We had never really done that before. I think as we do it, we have a better connection between our young people and I think they feel more connected and know that they have something that they owe to the community. Everybody has their contributions.
Do you support having a civilian oversight commission for the police?
I support having an oversight committee; whatever one the city decides is best for us. I will make it work. I have a chief’s advisory [board]. It is a very difficult group of people but I believe in them and they believe in me. That keeps me pretty darn busy… Let’s go through a process to answer your question so you have a full picture of my world.
The best oversight I have is me. If I’m not doing my job, I will submit my paperwork tomorrow and retire, if I don’t think I’m making the proper change for the community that’s important. Second step is my city manager. I’ve known him for many years and he is not one to sidestep real issues or (avoid) going after real change. He will hold me accountable — that’s internal.
After that, I have the external public. I have the chief’s advisory board. It’s not formal, but I think we get some things done with them. We’re at the table now talking about the use-of-force language in our policy, and that’s important. What other chief is doing that with a chief’s advisory? I don’t know.
Then you have the Public Safety Committee. I crafted every month a chief report, so they get all the information they need, to ask all the questions that they could. I share with them our use-of-force numbers, our complaint numbers, our hiring numbers, our crime numbers, how we’re changing the department on our professional development, internal development and training.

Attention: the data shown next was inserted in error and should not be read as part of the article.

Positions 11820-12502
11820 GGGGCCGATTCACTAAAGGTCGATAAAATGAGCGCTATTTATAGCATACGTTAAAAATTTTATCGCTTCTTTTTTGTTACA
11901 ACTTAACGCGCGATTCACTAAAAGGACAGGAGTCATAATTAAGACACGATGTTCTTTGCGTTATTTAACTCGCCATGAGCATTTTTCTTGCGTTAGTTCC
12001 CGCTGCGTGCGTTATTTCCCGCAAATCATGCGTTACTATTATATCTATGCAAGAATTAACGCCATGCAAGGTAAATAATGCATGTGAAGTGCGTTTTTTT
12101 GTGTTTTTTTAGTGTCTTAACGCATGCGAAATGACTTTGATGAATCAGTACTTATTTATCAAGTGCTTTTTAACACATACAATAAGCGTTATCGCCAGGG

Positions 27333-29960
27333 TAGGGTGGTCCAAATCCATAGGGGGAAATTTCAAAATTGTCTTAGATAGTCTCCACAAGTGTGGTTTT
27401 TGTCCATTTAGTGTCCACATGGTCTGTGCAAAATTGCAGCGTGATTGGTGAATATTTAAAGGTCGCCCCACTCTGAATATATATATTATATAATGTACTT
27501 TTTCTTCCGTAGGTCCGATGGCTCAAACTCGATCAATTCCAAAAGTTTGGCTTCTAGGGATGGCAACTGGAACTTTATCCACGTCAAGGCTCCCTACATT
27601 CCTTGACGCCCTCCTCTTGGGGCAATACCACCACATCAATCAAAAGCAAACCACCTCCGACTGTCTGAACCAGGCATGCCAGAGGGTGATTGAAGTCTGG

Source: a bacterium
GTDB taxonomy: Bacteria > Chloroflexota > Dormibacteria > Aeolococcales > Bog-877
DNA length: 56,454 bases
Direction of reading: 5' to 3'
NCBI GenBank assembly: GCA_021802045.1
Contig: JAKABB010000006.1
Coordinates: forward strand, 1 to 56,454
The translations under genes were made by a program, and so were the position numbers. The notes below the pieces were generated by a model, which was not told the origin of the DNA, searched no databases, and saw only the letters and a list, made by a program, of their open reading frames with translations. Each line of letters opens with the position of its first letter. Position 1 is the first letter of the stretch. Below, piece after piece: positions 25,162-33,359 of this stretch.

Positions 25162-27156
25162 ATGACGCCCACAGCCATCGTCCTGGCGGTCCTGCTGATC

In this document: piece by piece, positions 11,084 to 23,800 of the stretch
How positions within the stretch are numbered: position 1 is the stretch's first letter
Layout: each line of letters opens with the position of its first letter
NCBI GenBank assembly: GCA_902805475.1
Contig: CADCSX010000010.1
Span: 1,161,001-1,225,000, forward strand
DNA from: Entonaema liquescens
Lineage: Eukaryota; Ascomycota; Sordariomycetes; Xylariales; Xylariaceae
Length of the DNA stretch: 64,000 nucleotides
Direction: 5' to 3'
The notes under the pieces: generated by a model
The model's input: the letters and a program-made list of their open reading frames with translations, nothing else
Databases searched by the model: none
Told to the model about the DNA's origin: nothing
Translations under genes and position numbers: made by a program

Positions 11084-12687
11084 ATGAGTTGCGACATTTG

Everything is put in that report…
If the next step is creating a police commission, then I’m open to that, obviously. But I would have to say you have to eliminate the Public Safety Committee because you have two large oversight public processes on the same issue. It would be very problematic for a police chief trying to get out all that staff work and trying to really have these conflicting issues. One might believe one thing and another believes another, and they’re going to have internal fighting at some point.
Do you believe there is going to be a positive change after George Floyd’s death?
I think the positive changes have already been happening. I can’t point to Minneapolis to ask what that chief is doing. There are 18,000 police departments across this great country of ours, a great country. I can’t say what Pasadena, Maryland does. I can’t tell you what Pasadena, Texas does. I can only tell you what Pasadena, California does. And for us to see introduction of our officers into the community, hiring from the community, a drop in our use of force, a 50 percent decline of use of certain striking kicks, a closer connection with the community, a public safety committee oversight, chief’s advisory oversight, the immersive training that we’re teaching our officers on implicit bias, de-escalation, getting involved to stop bad conduct. All these things are happening right here in our town. So change is happening. But when we see it in Minneapolis, I don’t know if the chief has provided immersive training for his department. I don’t know if he’s been doing implicit bias training with his department. I don’t know if he’s looking at ways to decrease the use of force. I’m not criticizing him or any other chief across this country. We all have our dynamic in our own towns. I see the change happening. I see it every day. I see that we’re rewiring our police department. Not quickly enough, not fast enough and not with enough wires to do it perfectly. But I see it every day.